The first Correctional Officer (CO) I met was straight out of Deliverance. I came in with a young black guy who mumbled and a middle-aged Chinese man who spoke broken English, but at least I could decipher their words. The CO was harder to understand. Manchester, Kentucky is tucked in an Appalachian mountain hollow, and he had apparently never left. When he sauntered into the austere, concrete holding room and asked the Chinese man his name, the man replied, “Shoi-ming Chung.”
“Sesame Chicken?” replied the CO; laughing uproariously and then repeating it twice as if it were the funniest thing he’d ever heard.
He sent me to a heavyset nurse for a battery of questions.
“Height and weight?” she asked.
“5’6”, 120 pounds.”
She examined my slight frame and frowned. “Education level?”
She shot me a skeptical look. “Last profession?”
She rolled her eyes. “Well, I’ll put it down if ya want. If ya wanna play games, play games. You’ll fit right in – we got ones who think they’re Jesus Christ, too.”
Another guard escorted me to a bathroom without a door. He was morbidly obese and spoke gruffly in a thick Kentucky drawl. “Stree-ip,” he commanded. I did. “Tern’round,” he barked. I did.
“Open up yer prison wallet,” he ordered.
I looked at him quizzically.
“Tern’round and open up yer butt cheeks.”
“Alright, you’se good to go.”
The last stop was in the office of the counselor, a wiry, compact sandy-haired man wearing a light blue polo-style shirt and a wispy mustache. He flipped through the pre-sentencing report, pausing briefly to absorb the case summary, and shook his head. “This is crazy,” he said quietly, without looking at me. “You shouldn’t be here. Waste of time. Money. Space.”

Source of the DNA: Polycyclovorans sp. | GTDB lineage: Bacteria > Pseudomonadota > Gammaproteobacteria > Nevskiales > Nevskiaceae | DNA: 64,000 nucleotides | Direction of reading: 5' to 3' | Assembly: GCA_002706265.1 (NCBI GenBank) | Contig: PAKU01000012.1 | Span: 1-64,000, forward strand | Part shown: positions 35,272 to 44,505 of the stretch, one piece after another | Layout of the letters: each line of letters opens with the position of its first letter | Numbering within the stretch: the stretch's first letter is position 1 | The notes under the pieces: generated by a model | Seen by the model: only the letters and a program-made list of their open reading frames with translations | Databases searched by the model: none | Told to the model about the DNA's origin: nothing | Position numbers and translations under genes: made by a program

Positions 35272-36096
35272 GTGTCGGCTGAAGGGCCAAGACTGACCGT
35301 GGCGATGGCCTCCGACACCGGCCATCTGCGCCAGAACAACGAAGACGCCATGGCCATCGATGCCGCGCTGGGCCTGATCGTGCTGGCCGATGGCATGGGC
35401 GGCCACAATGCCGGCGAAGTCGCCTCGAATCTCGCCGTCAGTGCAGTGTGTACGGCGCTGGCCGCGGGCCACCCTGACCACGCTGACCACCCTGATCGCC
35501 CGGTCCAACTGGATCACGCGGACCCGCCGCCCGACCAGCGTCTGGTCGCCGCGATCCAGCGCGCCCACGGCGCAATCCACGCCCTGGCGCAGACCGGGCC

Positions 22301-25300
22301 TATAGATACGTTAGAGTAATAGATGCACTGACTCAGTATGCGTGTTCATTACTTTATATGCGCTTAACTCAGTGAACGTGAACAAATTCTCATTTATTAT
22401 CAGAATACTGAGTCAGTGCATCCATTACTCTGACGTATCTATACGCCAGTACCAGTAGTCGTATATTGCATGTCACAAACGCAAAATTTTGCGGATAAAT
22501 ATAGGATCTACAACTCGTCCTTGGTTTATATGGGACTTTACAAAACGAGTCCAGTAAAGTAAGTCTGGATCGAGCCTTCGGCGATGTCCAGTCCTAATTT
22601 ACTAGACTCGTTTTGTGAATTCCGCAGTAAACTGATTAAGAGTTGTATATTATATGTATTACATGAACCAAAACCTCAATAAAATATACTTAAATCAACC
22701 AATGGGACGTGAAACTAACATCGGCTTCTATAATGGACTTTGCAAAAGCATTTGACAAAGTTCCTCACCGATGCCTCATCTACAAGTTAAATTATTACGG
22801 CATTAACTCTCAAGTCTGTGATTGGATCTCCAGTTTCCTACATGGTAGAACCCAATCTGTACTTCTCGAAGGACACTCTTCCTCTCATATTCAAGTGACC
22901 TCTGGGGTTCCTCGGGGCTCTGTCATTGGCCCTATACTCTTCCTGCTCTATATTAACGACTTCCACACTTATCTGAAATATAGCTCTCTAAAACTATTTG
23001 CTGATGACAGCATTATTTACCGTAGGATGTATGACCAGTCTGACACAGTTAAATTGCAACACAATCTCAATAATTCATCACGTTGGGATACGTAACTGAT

A waste – exactly! Finally, someone agreed. But by now, it was too late.
* * *
Five years earlier, at age 29, I’d challenged the scion of Missouri’s leading political dynasty; I came within 1.6% of toppling him and reaching Congress. An award-winning film chronicling the campaign titled, Can Mr. Smith Get to Washington Anymore? earned a cult-like following among young politicos around the country. Two years later, in 2006, I was elected to the state Senate.
Then one day in 2009, two FBI agents knocked on my door. Hours later, my political career was over, and I realized I was probably going to prison.
Let me explain how that happened – and how you can keep it from happening to you. But if you do screw up, as I did, let me then humbly offer some advice on how to recover.
Click here to read the rest of Jeff Smith’s extraordinary chapter by purchasing The Recovering Politician’s Twelve Step Program to Survive Crisis for only 99 cents this week only.